>If the text says, “Disk FileVault is off” followed by the name of your disk, and the button to the right of the text says >>Turn On FileVault, you’re golden.
Exit System Preferences and continue with the recording session.
If you can’t live without FileVault (and you’re sure FileVault is to blame), store your project files on an external disk: a hard disk or a hard disk (although an SSD will perform better when recording).
Well, let’s get serious now. The following sections give you a few more things to try when your GarageBand goes bad.
Pay attention to CPU and RAM usage
Monitor your Mac’s CPU load and memory usage if GarageBand is sending error messages or complaining that it can’t do something. It’s possible that your processor is overwhelmed with requests from GarageBand, or your GarageBand (or something else) is taking up all your RAM.
Adding tracks and effects increases the load on your Mac’s processor, and some complex effects, like Amps, take up more processor time than others. Therefore, I recommend turning off effects or muting some of your tracks if you need to reduce stress on the processor.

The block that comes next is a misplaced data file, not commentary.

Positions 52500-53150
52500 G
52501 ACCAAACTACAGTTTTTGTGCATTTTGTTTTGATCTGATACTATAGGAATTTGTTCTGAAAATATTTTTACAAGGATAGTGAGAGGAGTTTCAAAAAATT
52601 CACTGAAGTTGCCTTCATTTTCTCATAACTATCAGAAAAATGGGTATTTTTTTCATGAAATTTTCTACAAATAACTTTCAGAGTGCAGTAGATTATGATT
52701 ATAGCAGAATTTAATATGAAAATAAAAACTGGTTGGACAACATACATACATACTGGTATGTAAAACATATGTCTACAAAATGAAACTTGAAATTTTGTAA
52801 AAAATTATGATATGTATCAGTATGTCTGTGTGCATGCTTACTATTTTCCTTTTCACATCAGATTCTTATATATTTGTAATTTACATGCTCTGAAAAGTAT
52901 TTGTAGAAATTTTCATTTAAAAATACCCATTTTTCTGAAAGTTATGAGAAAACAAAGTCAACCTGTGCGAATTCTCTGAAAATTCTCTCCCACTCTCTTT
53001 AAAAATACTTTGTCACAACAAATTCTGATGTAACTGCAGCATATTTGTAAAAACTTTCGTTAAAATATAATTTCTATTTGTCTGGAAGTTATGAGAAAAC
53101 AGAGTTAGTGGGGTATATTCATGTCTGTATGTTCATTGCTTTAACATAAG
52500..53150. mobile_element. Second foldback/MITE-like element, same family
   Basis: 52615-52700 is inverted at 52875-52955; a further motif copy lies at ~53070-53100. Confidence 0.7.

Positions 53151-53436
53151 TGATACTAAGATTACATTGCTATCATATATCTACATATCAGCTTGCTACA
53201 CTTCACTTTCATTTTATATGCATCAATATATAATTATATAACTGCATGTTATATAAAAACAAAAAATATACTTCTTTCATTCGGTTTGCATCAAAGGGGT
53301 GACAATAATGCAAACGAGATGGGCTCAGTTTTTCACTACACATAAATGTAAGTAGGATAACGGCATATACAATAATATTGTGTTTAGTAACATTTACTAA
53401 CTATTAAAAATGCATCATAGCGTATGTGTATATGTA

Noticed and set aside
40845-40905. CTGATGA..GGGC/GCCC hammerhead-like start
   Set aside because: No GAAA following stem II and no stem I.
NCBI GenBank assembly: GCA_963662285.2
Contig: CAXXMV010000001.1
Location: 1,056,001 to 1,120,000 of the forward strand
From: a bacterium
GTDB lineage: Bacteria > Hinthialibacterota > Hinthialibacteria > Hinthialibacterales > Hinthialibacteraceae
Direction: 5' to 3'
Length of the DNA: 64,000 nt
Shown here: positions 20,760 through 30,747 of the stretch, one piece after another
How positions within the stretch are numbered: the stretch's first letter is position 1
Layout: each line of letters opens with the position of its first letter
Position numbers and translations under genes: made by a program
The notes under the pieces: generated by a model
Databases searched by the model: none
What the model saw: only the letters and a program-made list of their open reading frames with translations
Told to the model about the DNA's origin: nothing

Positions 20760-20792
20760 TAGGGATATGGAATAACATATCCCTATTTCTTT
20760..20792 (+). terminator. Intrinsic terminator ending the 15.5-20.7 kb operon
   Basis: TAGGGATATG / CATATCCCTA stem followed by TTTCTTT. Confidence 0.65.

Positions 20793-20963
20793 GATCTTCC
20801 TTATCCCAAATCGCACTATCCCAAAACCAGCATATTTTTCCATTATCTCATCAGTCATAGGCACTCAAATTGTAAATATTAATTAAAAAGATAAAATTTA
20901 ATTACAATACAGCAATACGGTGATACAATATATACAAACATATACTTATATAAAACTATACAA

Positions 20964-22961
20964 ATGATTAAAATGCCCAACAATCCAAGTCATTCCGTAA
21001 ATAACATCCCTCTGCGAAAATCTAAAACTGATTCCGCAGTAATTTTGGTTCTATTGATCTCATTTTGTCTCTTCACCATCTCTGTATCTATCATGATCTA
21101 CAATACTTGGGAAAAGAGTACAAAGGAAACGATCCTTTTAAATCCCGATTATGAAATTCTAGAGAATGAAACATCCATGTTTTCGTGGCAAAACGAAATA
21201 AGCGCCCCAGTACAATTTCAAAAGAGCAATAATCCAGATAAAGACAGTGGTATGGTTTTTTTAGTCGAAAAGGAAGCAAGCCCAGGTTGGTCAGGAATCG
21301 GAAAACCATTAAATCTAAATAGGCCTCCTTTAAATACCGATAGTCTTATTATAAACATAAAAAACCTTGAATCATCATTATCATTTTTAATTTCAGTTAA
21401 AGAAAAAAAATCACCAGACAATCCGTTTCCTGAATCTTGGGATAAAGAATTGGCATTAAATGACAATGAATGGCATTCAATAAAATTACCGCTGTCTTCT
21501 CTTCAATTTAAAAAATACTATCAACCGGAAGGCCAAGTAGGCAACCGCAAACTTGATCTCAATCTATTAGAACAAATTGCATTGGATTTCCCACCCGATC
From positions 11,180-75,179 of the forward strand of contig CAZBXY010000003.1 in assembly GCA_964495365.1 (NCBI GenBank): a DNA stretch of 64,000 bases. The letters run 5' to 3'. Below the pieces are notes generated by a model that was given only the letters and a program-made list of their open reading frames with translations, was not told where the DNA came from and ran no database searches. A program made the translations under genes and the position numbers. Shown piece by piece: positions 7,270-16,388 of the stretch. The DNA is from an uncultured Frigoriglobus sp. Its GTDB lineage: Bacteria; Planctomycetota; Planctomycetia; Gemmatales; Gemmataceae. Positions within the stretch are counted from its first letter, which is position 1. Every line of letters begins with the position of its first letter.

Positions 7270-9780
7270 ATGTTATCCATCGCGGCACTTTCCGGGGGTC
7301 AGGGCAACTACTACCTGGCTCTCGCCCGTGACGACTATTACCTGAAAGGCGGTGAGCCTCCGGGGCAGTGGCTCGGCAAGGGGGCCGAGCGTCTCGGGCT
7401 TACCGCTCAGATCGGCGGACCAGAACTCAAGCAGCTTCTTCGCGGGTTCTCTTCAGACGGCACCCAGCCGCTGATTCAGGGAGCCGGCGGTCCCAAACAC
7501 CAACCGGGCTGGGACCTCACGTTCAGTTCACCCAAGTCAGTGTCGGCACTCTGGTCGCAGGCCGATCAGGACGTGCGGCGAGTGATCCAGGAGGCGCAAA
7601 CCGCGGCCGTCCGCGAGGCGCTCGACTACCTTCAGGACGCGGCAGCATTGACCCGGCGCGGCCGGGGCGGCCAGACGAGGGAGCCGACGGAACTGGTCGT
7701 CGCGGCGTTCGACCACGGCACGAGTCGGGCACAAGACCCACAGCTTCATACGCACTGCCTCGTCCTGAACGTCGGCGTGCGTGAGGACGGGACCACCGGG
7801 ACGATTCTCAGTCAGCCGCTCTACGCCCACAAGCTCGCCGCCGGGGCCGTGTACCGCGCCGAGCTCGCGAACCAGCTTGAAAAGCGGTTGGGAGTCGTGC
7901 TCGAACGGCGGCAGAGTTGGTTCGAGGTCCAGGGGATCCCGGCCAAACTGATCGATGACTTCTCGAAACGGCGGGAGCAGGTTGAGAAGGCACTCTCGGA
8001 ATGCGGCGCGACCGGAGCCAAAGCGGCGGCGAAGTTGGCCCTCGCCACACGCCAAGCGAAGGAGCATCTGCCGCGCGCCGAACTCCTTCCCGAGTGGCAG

If you don’t fix a heavy processor load or an out-of-memory condition before it happens, a dialog box or an audio dropout will likely wreck the take. So, try the techniques that follow if GarageBand is acting wonky and your processor load or memory is in the danger zone.
What’s that you say? How do you determine that your Mac’s processor (CPU) load or memory (RAM) is in the danger zone?
Glad you asked. Apple provides a handy tool for just such determinations. It’s called Activity Monitor and it’s in your Utilities folder (which is inside your Applications folder).
If I have a project with a lot of software instruments, amp models, or effects laid onto tracks and GarageBand bogs down, the first thing I do is launch Activity Monitor and arrange its windows on my screen so I can see it alongside my project, as shown.
Check out Activity Monitor’s CPU and Memory tabs
With your project playing in GarageBand, take a look at Activity Monitor’s main window and its CPU tab (bottom left in the preceding figure) and Memory tab (see the following figure).
Do the math: 16.00GB minus 8.78GB equals 7.22GB. (7.22GB available RAM is more than enough to complete most GarageBand projects.)
The first thing you’re interested in is the % CPU column. If GarageBand is using more than 70 to 80 percent of your CPU cycles and GarageBand is stuttering or throwing up error messages, try muting some tracks and turning off effects.
This is probably the quickest, easiest fix for performance problems: If you don’t need the track or effect for whatever you’re doing right now, mute tracks or disable effects or both.
The same issues can arise if another app is consuming a large percentage of CPU cycles, which can leave too few cycles for GarageBand. In that case, quit the other program (or programs).